I was inspired to do some work. (Insert knowing snicker here, friends.) But I am ONE of those people; when it kicks in, whatever I’m interested in doing, the ADHD hyper focus that is both a blessing and a confusion (note I did not say curse) allows me to make any job, small or big into something huge. I study, practice, carve, tweak, finagle, do, do and do some more until the deadline says I’m done.
A few months ago I had the chance to fill a small role with IMG on their live telecast production of the 2016 Skechers Los Angeles Marathon. No, I didn’t get to do any talent work – that was ably handled by an amazing bunch of KTLA broadcasters and race specialists who were on top of their respective games. I wasn’t a poo-bah, or a big segment producer, all roles those who know me have seen me gladly fill over the years. I was a predator, producer-editor, helping with some small elements in pre-production, uploading some things, and offering my experience in whatever way they needed me. You can see four of the little pieces I edited here at the top of this playlist on my YouTube channel.
And no, my ego wasn’t in the way because I was doing a smaller job than perhaps I “used to do”; I was excited to be in the game, working with pros at a high level, and being treated as such. You see, successful production teams (teams of any type, I believe) don’t consider any job to be unimportant, and in my experience, don’t treat those working ANY job as if they are beneath the others. Sure, I bounced a few of my co-workers off of the figurative walls a time or two when I was younger, in my quest for perfection. I wish I could’ve those days back, because I was usually yelling, or pushing, or chiding, or demanding of others out of a desire to do my BEST with their part in any success CRITICAL. I needed everyone, every step of the way, and hope they know it looking back.
Looking forward, I am older, wiser, and better at everything I do… yet some times, people think younger/cheaper/less-experienced is better. That’s too bad. Grey beards like me have made those mistakes already, and are much, much more flexible than our bodies might appear. At least that’s my experience.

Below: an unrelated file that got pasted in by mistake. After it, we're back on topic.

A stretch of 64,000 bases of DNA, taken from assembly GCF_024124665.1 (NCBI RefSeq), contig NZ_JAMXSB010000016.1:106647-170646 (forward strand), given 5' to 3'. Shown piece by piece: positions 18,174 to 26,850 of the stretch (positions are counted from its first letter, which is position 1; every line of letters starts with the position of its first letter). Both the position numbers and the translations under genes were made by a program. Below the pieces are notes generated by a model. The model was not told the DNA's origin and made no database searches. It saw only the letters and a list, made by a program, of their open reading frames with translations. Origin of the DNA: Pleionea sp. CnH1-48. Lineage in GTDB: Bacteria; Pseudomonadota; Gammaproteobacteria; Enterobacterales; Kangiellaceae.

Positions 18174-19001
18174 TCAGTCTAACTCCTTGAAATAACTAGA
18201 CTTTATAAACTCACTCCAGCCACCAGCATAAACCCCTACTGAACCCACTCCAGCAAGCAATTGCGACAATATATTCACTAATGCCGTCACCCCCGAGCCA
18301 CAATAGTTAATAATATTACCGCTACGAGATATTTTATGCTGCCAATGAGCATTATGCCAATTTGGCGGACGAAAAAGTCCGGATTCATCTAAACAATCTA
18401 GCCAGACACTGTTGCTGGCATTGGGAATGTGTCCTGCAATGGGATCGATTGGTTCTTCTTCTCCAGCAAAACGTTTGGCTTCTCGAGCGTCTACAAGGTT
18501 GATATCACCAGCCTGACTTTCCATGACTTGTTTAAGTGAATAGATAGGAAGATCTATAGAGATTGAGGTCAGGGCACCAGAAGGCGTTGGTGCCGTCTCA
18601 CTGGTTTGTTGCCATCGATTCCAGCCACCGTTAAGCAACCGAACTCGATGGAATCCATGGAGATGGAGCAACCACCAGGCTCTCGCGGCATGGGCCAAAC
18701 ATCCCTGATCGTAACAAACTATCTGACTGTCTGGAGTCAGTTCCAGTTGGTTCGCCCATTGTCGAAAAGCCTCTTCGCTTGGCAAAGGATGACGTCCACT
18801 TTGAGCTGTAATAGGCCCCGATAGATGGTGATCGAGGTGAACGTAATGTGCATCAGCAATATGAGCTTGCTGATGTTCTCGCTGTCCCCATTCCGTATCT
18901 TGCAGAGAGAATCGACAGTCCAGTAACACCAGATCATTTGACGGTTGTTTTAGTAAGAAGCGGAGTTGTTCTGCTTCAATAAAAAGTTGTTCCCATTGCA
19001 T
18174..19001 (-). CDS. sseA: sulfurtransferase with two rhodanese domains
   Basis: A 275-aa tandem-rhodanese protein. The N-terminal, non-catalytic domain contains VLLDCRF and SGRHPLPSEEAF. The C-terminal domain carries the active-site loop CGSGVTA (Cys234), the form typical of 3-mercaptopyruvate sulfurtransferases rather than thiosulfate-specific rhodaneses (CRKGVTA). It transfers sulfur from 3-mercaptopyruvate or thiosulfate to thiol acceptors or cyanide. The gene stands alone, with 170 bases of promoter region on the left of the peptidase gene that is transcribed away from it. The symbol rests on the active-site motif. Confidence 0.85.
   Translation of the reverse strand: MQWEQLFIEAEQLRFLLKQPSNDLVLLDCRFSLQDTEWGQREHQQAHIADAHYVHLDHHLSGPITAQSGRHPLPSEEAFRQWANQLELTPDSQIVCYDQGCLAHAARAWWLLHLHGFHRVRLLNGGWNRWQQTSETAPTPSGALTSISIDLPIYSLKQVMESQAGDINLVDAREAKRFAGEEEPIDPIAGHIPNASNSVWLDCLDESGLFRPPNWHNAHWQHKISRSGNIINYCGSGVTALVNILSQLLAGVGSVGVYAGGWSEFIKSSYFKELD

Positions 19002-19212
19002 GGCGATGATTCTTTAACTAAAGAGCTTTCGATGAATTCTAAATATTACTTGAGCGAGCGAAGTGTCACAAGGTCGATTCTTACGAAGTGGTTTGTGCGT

As for the above hinted inspiration, yes, I was (and am) inspired by working with the women and men who put on such a terrific event, hoping to have the chance to work with them in the future. But I was also inspired by the stories that were told in and around the race. I am a storyteller – in my heart and soul – and a sharer of stories, even when they are not my own.
As simple as it is, the race reminded me of the community that is part of such an event, and how many ways we can be involved. Charitably, behind the scenes, in the media coverage, and, of course, as participants. Since the event, i’ve been running/hiking almost daily, not so much with my eye on a marathon, but on the marathon of life I don’t want to run without a community of people who have stories to tell and inspiration to share.
I’m the stranger who ran the Lakewood 5K and introduced him to everyone before, during and after the race – pointing out the John Wayne Cancer Foundation bandana he wore (pink) as a cancer survivor. Dogs can bring about awareness, too.
A couple of weeks ago I ran my first night race in 15 years, while picking up the dogs from their sitter (and dear friend Suzy) in Arizona. I survived with no major boo-boos running the Sinister Insomniac 9K night trail run through the San Tan Mountain Regional Park south of Phoenix. And I did have a blast, despite all the outside crap that’s making life very, very challenging for me at this time, to set aside those worries and simply be part of life’s race, outdoors, underneath the stars, by experiencing something new. And yes, I think being around the LA Marathon helped remind me of the importance of putting… one foot… in front of the other… even when it hurts like hell.